exercise horse then surely a robot that washes your hair should come as no surprise. Imagine being lifted from your robotic bed by a plush care-assist robot and placed into a chair for an automatic shampoo and scalp massage. That is the future of care for the elderly and sick in Japan, or the rich and lazy everywhere else. Panasonic's hair-washing robot scans each human head three-dimensionally to apply just the right amount of pressure during the shampoo, massage, and rinse phases. It recognizes repeat customers and then applies that person's preferred massage course using its human-like sixteen "fingers." Each arm contains a trio of motors to power swing, press, and massage motions... or to snap your spinal column should you decide to sass.
Panasonic to Showcase Electric Care Assistance Bed with Integrated Wheelchair and Hair-Washing Robot at International Home Care & Rehabilitation Exhibition 2010
Tokyo, Sept 24, 2010 - Panasonic Corporation today announced the development of an electric care assistance bed with an integrated wheelchair and a hair-washing robot that drew on the company's robotics technology. They are designed to help support safe and comfortable living of the elderly and people with limited mobility while reducing the burden of caregivers. Panasonic will showcase prototypes of these robots at the 37th International Home Care & Rehabilitation Exhibition (H.C.R.) 2010 to be held at the Tokyo Big Sight from September 29 to October 1, 2010.
Panasonic has been committed to the research and development of robots that assist people, both of those who give and receive health care and welfare services, in order to make everyday living safe, secure and comfortable. As part of such efforts, the company developed a bed shaped robot that transforms into a wheelchair. Panasonic unveiled the Roboticbed at the H.C.R. exhibition last year. The Roboticbed, which works as an electric adjustable bed as well as an electric wheelchair, was intended to give users mobility and an extra level of independence while easing the burden of caregivers.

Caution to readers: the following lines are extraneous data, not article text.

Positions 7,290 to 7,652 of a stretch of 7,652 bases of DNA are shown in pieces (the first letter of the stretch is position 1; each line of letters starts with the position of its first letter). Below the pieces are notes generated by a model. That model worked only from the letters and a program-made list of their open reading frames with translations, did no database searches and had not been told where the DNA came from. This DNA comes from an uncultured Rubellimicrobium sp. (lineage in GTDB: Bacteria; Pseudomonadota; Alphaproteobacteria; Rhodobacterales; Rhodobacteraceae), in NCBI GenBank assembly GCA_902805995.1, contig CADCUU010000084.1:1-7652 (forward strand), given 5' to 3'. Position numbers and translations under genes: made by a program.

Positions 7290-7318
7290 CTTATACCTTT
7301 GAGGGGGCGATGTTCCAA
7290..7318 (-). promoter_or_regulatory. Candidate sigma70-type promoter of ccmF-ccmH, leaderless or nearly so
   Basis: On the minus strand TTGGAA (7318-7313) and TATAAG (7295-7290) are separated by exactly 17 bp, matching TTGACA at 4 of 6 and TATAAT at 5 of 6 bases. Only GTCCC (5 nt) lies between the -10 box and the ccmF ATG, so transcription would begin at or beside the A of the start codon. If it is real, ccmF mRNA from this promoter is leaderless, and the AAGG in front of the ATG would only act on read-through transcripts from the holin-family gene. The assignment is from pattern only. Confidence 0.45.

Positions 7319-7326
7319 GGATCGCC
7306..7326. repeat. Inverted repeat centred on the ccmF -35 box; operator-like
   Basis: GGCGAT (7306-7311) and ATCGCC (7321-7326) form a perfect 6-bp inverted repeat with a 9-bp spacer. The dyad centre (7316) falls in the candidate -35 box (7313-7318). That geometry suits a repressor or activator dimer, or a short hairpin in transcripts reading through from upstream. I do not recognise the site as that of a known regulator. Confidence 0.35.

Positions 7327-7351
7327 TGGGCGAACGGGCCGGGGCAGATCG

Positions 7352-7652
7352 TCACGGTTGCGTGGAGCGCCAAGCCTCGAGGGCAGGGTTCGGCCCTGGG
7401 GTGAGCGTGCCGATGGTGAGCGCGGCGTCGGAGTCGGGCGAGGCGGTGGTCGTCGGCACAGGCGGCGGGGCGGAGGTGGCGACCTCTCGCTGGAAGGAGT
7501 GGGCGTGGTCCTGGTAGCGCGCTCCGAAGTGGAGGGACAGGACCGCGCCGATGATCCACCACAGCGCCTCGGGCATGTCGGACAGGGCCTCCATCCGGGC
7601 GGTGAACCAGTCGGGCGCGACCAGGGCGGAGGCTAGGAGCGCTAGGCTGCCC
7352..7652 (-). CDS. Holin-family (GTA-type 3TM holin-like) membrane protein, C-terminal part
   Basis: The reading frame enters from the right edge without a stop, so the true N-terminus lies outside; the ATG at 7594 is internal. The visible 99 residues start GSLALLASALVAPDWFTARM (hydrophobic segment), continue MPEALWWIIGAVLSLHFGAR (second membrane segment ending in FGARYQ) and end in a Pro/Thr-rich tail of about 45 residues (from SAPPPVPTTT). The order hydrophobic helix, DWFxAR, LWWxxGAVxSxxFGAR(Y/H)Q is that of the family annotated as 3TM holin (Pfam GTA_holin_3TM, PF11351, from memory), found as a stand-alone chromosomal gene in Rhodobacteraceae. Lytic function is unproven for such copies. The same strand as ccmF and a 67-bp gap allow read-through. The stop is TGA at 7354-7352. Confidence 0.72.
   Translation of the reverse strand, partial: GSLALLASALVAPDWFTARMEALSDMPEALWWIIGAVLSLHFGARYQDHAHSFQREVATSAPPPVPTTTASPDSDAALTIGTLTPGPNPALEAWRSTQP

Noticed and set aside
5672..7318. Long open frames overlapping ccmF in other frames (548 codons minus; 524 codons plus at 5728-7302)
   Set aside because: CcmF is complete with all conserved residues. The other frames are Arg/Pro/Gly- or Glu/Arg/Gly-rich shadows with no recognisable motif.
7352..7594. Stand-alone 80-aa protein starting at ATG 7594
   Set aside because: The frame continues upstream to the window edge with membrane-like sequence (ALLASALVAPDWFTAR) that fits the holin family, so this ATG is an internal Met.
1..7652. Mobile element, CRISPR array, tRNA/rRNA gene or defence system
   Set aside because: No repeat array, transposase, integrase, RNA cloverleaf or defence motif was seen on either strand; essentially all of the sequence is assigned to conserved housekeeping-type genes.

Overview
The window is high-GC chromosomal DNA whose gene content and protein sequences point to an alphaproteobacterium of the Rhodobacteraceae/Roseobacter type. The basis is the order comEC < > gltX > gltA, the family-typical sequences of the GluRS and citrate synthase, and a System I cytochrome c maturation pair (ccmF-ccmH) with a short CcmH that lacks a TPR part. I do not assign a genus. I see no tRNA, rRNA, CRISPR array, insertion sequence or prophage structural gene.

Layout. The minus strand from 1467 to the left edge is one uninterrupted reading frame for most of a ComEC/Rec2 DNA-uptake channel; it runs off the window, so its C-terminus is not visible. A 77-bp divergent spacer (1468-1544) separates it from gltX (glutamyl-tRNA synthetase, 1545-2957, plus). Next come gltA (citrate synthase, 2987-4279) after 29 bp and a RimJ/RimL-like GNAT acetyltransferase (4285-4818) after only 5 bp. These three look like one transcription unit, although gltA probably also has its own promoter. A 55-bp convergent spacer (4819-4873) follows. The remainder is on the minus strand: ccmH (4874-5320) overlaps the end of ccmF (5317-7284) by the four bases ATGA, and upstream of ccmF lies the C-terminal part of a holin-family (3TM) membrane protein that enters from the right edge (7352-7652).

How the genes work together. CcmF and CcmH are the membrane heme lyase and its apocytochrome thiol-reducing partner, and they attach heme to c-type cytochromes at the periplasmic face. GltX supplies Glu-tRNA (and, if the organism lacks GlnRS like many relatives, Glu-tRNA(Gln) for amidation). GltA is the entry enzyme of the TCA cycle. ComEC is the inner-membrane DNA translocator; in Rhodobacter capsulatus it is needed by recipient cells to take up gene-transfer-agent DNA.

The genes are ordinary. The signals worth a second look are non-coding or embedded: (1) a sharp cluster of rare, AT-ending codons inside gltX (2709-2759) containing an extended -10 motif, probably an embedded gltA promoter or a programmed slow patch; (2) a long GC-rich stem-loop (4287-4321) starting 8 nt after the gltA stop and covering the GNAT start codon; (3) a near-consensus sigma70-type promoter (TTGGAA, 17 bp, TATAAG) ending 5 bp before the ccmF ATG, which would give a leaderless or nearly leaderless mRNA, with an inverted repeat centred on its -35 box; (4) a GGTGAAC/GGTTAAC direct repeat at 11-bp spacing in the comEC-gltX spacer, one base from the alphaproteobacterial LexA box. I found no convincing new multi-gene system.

The Roboticbed received a great response from care recipients and givers alike, and Panasonic has been developing safety technologies and guidelines to put robots into practical use in an everyday living environment under a project coordinated by the New Energy and Industrial Technology Development Organization (NEDO), an independent administrative institute in Japan. At the same time, the company has also worked to make the Roboticbed more practical to allow the user to dock the wheelchair into the bed more easily.
Using its expertise in robotics technology, Panasonic simplified the structure of the new electric care assistance bed by reducing the number of motors and modifying the components. As a result, the user can separate and reunite the bed and the wheelchair more smoothly, which further reduces the risk and burden associated with the transfer between the bed and the wheelchair for the user and the caregiver. Adoption of pneumatic support and supplemental wheels also helps the care worker. Voice guidance and LED lights tell the user when the bed is ready to release the wheelchair.
The hair-washing robot was developed to fill the needs of workers at hospitals and health care facilities. Studies among them revealed their dilemma that they cannot attend to each and every request of the patients, such as shampooing, as it will add another task to the workers who are already burdened with many tasks.
The hair-washing robot uses Panasonic's robot hand technology. With 16 fingers, the robot washes hair and rinses the shampoo bubbles with the dexterity of human fingers. The robot's two arms scan the head three dimensionally as they move and measure and remember the head shape to apply just the right amount of pressure to each person when shampooing and massaging. Each arm has three motors that independently control swing, press and massage motions in conjunction with power detection sensors. The robot even remembers each person's head shape and preferred massage course.
Panasonic continues to strive to make use its expertise in robotics to help support people, both of those who provide and receive health care services, by listening to and understanding their needs.
Panasonic Corporation is a worldwide leader in the development and manufacture of electronic products for a wide range of consumer, business, and industrial needs. Based in Osaka, Japan, the company recorded consolidated net sales of 7.42 trillion yen (US$79.4 billion) for the year ended March 31, 2010. The company's shares are listed on the Tokyo, Osaka, Nagoya and New York (NYSE: PC) stock exchanges. For more information on the company and the Panasonic brand, visit the company's website at http://panasonic.net .